Category: Prevention

If you should receive a call from Microsoft or Apple, hang up the telephone. Microsoft and Apple have no idea who you are.

Scammers will stop at nothing to get between you and your money. They will call pretending to be from governmental agencies or companies that you do business with to earn your trust. One scam that is on the rise is the scam call pretending to be from Microsoft or Apple. The caller says they have detected an issue with your computer, and they can help you fix it.

 If you should receive a call from Microsoft or Apple, hang up the telephone. Microsoft and Apple have no idea who you are. The only time you might receive a call from Microsoft or Apple is if you first called them and they are returning the call.  If they call you first, this is a scam to steal your money.

 How do they do it?

Here is how the scam works. They call you, tell you there is a problem with your computer, and instruct you to visit a website to download a program so they can remotely check your computer. Now the scammer is in your computer. You can see the mouse curser move around as the “technician” checks your device for issues, particularly viruses. The scammer reinforces his act by displaying images on your monitor confirming your computer is infected.  You are shocked to learn your computer is infected and you ask the scammer for help. Now he has you right where he wants you.

 He tells you that they can fix the issues for a fee. The fee ranges from $100 up to over $800.  The scammer asks you to provide a credit card for payment. He may then state that they are having issues with the credit card and asks you if you have another credit card. Now he has the information for two of your credit cards.  If you eagerly provide this information, he will claim that they are having issues processing credit cards, but they could deduct the amount from your bank account. All you need to do is give him your bank routing and account numbers. Now he has information on two of your credit cards and your bank account information. He processes the payment, then shows you images to confirm he has fixed your computer.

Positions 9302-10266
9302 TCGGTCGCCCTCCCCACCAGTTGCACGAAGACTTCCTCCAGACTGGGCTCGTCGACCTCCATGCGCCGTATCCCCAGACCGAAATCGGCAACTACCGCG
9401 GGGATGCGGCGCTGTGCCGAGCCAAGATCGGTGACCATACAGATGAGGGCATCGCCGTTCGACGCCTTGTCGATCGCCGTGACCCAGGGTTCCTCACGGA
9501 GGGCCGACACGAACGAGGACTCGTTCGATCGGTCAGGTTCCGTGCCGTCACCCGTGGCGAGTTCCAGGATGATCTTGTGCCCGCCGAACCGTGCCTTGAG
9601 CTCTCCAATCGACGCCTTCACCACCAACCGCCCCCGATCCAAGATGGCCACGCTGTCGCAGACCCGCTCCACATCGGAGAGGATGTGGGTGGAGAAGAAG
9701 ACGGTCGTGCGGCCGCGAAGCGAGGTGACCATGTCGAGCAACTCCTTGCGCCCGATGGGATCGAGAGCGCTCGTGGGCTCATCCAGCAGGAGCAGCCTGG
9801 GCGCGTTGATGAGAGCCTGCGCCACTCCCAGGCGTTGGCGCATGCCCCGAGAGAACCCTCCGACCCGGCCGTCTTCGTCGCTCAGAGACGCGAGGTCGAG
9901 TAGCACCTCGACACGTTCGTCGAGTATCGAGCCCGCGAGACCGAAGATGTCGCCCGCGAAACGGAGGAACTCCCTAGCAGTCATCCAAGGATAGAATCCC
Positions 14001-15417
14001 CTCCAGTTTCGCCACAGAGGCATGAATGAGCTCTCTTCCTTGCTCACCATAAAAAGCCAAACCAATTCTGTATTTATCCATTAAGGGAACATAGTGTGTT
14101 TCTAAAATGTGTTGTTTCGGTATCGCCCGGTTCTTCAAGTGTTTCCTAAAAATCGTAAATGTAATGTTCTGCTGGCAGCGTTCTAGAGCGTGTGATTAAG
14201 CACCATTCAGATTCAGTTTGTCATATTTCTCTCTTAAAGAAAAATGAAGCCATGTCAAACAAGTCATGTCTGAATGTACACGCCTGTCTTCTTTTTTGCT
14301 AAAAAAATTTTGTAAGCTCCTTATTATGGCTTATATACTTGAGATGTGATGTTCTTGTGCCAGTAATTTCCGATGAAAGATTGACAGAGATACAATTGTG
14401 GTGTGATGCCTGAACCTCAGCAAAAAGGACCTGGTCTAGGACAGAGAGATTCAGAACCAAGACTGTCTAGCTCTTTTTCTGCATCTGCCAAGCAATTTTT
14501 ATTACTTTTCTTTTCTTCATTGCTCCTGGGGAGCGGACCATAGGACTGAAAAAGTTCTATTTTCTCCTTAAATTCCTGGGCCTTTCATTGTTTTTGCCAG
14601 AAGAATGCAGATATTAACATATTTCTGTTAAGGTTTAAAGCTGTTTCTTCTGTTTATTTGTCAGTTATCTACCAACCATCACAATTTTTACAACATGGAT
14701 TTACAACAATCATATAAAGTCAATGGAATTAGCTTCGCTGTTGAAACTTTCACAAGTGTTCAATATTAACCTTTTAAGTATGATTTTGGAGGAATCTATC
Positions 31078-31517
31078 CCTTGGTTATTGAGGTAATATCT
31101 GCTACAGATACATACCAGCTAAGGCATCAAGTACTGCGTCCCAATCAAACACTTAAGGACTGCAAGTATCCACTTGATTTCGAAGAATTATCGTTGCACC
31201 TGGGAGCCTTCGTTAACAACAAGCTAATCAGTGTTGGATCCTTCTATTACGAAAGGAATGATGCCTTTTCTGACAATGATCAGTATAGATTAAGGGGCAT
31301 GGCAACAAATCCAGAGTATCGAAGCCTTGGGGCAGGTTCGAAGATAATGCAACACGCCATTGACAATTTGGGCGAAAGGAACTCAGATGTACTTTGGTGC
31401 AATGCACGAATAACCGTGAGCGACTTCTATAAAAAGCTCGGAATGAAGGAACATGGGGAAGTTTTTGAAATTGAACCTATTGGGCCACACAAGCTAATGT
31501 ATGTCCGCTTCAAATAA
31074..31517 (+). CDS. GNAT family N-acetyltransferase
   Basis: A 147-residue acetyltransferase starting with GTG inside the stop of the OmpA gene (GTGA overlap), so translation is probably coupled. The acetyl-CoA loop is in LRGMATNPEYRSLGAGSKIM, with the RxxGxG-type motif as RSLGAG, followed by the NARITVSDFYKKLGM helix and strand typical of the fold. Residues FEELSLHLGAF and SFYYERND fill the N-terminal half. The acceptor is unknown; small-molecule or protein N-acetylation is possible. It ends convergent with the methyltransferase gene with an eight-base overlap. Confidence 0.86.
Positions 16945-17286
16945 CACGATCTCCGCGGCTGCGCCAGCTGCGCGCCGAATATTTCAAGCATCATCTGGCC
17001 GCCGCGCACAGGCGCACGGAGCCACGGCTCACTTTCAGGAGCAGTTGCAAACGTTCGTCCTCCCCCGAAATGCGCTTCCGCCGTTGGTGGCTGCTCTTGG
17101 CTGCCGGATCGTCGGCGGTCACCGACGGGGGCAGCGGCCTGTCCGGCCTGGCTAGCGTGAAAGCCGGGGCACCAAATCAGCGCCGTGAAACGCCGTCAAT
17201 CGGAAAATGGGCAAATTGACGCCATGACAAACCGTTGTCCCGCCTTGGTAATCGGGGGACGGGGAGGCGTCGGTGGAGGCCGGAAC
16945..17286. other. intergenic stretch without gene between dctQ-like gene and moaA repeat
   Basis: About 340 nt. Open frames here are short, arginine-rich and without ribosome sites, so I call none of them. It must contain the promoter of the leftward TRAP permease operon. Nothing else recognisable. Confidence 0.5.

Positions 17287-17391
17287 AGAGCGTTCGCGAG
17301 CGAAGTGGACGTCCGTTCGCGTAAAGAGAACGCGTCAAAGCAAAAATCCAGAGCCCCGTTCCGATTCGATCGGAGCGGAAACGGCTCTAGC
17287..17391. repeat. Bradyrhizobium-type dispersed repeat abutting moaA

Later, you become suspicious and decide to call your credit card company and bank to dispute the charges. You will soon learn that the charges cannot be disputed as the caller has a recording of you authorizing the charge. If you think back, you might remember him saying that the call was being recorded to process the transaction.

 How to Prevent It

Protecting yourself from this scam is easy. Hang up the telephone. Microsoft and Apple will not call you and offer to check your computer for viruses. If you receive ANY calls offering to scan or fix your computer, hang up. Don’t believe the information displayed in the caller ID. It can easily be spoofed to display anything the scammer wants it to say.

 What to do if you are already a victim

If you are a victim, here are steps you should take.

  • Disconnect your device, the one they scanned, from the internet until you have the device checked by a reputable company.
  • Contact the credit card company or companies to report that your card has been compromised.
  • Contact your bank, if the information was compromised, to report the fraud.
  • Verify with your credit card company and bank that there are no pending auto-drafts for your accounts.
  • Monitor your statements carefully for any future charges. Dispute them if detected.

Written by Carrie Kerskie

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